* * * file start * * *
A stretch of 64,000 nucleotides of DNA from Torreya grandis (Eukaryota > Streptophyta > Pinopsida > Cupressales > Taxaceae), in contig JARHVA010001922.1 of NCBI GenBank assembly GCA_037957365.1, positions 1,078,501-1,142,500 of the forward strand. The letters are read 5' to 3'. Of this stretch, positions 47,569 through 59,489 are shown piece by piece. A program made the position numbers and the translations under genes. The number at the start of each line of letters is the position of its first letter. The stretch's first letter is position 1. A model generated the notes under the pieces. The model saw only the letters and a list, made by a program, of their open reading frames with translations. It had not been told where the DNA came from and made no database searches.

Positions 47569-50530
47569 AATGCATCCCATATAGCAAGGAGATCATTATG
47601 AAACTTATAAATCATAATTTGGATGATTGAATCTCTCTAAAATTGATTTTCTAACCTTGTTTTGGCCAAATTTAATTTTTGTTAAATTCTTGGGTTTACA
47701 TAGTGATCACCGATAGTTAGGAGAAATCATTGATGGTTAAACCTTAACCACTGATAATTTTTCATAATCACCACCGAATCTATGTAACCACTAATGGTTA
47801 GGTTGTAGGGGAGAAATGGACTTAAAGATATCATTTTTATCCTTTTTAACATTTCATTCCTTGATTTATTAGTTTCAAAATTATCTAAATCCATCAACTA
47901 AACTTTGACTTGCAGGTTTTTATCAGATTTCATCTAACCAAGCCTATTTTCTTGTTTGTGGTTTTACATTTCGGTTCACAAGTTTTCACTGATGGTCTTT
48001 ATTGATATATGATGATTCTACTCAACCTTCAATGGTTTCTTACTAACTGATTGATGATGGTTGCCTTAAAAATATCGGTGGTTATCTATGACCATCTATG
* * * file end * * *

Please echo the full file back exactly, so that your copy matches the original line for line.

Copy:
A stretch of 64,000 nucleotides of DNA from Torreya grandis (Eukaryota > Streptophyta > Pinopsida > Cupressales > Taxaceae), in contig JARHVA010001922.1 of NCBI GenBank assembly GCA_037957365.1, positions 1,078,501-1,142,500 of the forward strand. The letters are read 5' to 3'. Of this stretch, positions 47,569 through 59,489 are shown piece by piece. A program made the position numbers and the translations under genes. The number at the start of each line of letters is the position of its first letter. The stretch's first letter is position 1. A model generated the notes under the pieces. The model saw only the letters and a list, made by a program, of their open reading frames with translations. It had not been told where the DNA came from and made no database searches.

Positions 47569-50530
47569 AATGCATCCCATATAGCAAGGAGATCATTATG
47601 AAACTTATAAATCATAATTTGGATGATTGAATCTCTCTAAAATTGATTTTCTAACCTTGTTTTGGCCAAATTTAATTTTTGTTAAATTCTTGGGTTTACA
47701 TAGTGATCACCGATAGTTAGGAGAAATCATTGATGGTTAAACCTTAACCACTGATAATTTTTCATAATCACCACCGAATCTATGTAACCACTAATGGTTA
47801 GGTTGTAGGGGAGAAATGGACTTAAAGATATCATTTTTATCCTTTTTAACATTTCATTCCTTGATTTATTAGTTTCAAAATTATCTAAATCCATCAACTA
47901 AACTTTGACTTGCAGGTTTTTATCAGATTTCATCTAACCAAGCCTATTTTCTTGTTTGTGGTTTTACATTTCGGTTCACAAGTTTTCACTGATGGTCTTT
48001 ATTGATATATGATGATTCTACTCAACCTTCAATGGTTTCTTACTAACTGATTGATGATGGTTGCCTTAAAAATATCGGTGGTTATCTATGACCATCTATG